Policy Press

Publishing with a purpose

Declaring a Public Health Emergency of International Concern

Between International Law and Politics

By Mark Eccleston-Turner and Clare Wenham

Published

Oct 19, 2021

Page count

184 pages

ISBN

978-1529219333

Dimensions

203 x 127 mm

Imprint

Bristol University Press

Published

Oct 19, 2021

Page count

184 pages

ISBN

978-1529219340

Dimensions

203 x 127 mm

Imprint

Bristol University Press

Published

Oct 19, 2021

Page count

184 pages

ISBN

978-1529219340

Dimensions

203 x 127 mm

Imprint

Bristol University Press
Declaring a Public Health Emergency of International Concern

Amid a global health crisis, the process for declaring a Public Health Emergency of International Concern (PHEIC) is at a crossroads.

As a formal declaration by the World Health Organization, a PHEIC is governed by clear legislation as to what is, and what is not, deemed a global health security threat. However, it has become increasingly politicized, and the legal criteria now appear to be secondary to the political motivation or outcome of the announcement. Addressing multiple empirical case studies, including COVID-19, this multidisciplinary book explores the relationship between international law and international relations to interrogate how a PHEIC is declared and its role in how we collectively respond to outbreaks.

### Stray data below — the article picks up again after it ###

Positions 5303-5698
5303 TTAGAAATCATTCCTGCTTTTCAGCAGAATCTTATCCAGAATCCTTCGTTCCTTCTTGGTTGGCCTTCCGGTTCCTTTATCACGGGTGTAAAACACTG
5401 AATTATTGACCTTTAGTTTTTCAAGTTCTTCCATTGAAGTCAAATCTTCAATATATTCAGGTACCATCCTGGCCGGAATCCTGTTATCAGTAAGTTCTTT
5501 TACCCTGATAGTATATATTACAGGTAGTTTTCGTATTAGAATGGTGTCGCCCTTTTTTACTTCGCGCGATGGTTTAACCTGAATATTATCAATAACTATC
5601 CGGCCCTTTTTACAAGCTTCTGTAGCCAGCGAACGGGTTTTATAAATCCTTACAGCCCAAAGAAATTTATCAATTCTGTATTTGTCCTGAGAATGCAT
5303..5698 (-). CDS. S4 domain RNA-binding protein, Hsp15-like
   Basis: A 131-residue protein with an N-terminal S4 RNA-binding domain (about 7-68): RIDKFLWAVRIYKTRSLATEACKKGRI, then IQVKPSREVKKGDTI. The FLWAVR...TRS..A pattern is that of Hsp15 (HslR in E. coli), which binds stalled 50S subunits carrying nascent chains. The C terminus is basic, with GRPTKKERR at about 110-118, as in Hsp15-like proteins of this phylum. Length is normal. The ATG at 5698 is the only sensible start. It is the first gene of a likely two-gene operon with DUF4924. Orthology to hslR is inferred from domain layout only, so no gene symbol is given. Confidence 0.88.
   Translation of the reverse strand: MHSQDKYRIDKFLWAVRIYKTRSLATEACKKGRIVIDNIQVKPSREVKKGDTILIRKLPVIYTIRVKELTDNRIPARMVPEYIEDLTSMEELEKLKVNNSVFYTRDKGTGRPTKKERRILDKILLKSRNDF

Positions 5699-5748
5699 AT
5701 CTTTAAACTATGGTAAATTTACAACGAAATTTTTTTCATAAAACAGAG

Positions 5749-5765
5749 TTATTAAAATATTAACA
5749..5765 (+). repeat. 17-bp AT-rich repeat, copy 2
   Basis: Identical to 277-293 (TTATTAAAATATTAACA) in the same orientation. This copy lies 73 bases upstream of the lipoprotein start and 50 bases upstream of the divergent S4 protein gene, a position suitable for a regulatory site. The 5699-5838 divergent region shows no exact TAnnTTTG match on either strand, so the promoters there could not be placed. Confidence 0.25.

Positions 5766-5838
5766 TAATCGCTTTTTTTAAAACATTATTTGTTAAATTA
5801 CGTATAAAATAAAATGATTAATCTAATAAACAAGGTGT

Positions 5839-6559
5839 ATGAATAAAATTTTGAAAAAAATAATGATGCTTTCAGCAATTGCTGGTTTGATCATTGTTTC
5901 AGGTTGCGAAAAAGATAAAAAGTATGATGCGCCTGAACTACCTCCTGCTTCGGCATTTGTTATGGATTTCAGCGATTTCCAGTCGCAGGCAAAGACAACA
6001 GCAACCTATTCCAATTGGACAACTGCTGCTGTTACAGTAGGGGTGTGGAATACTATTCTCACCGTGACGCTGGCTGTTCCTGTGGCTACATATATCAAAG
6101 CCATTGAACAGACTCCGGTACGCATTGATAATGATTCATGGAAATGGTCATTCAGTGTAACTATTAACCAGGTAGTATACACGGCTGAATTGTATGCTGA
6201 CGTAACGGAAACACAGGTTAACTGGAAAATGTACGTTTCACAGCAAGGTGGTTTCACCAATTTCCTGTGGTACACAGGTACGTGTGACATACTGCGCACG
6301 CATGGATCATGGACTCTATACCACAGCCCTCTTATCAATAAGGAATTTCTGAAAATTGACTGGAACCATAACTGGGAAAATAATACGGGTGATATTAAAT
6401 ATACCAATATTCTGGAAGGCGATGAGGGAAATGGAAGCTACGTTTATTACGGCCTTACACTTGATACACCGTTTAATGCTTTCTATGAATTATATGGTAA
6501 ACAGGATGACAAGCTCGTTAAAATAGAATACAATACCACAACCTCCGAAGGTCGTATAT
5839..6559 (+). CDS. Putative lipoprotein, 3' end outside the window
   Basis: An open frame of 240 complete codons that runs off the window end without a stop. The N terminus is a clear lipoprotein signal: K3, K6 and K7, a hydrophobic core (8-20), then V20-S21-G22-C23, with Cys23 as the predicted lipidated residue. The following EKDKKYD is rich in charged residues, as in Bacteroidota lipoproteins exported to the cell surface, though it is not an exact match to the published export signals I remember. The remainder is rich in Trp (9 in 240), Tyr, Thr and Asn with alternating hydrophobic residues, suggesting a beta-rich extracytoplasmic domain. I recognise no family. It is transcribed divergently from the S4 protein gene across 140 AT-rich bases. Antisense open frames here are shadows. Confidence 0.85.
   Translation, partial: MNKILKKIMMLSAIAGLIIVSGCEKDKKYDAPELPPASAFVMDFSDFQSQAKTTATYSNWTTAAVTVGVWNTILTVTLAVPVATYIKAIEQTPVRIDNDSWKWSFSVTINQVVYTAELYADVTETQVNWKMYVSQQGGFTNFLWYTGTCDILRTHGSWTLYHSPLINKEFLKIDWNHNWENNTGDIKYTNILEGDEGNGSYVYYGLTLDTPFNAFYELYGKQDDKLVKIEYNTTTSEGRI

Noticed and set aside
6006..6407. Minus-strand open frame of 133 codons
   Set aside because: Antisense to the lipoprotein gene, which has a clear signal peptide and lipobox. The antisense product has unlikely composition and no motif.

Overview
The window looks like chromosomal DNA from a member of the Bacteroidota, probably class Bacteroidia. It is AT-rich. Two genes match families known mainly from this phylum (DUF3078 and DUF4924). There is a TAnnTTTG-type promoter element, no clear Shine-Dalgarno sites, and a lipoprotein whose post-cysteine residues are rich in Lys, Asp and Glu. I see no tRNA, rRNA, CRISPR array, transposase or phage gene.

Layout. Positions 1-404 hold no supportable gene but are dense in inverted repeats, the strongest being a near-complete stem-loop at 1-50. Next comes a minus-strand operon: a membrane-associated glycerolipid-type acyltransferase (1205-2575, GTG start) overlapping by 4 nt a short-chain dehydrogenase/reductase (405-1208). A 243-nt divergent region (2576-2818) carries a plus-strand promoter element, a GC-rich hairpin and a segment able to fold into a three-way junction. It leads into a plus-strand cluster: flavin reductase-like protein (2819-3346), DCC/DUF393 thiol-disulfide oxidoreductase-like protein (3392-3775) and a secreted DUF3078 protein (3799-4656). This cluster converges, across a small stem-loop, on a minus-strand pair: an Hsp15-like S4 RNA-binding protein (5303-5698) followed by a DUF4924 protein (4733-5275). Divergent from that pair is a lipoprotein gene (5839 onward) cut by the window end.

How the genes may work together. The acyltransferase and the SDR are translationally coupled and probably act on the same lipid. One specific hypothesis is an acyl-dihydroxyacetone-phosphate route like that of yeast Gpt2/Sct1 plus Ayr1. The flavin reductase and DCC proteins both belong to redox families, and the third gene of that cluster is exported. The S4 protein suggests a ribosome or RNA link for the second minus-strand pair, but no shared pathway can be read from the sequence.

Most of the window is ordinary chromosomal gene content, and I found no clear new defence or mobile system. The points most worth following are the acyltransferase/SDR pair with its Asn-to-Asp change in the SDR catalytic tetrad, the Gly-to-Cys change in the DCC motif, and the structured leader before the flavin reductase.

“This is a timely and important book. Combining differing disciplinary approaches, it provides an incisive and critical analysis of a topic of growing controversy in the global health community.” Keith Syrett, University of Bristol

Mark Eccleston-Turner is a Lecturer of Global Health Law at Keele University.

Clare Wenham is Associate Professor of Global Health Policy at the London School of Economics and Political Science.

Introduction

1. From Westphaliam to Post-Westphalian? The Origins of the PHEIC Declaration and the 2005 International Health Regulations

2. A Public Health Emergency of International Concern: Between Legal Obligations and Political Reality

3. Case Studies on the PHEIC Declaration

4. Events That Were Not Declared a PHEIC

Conclusion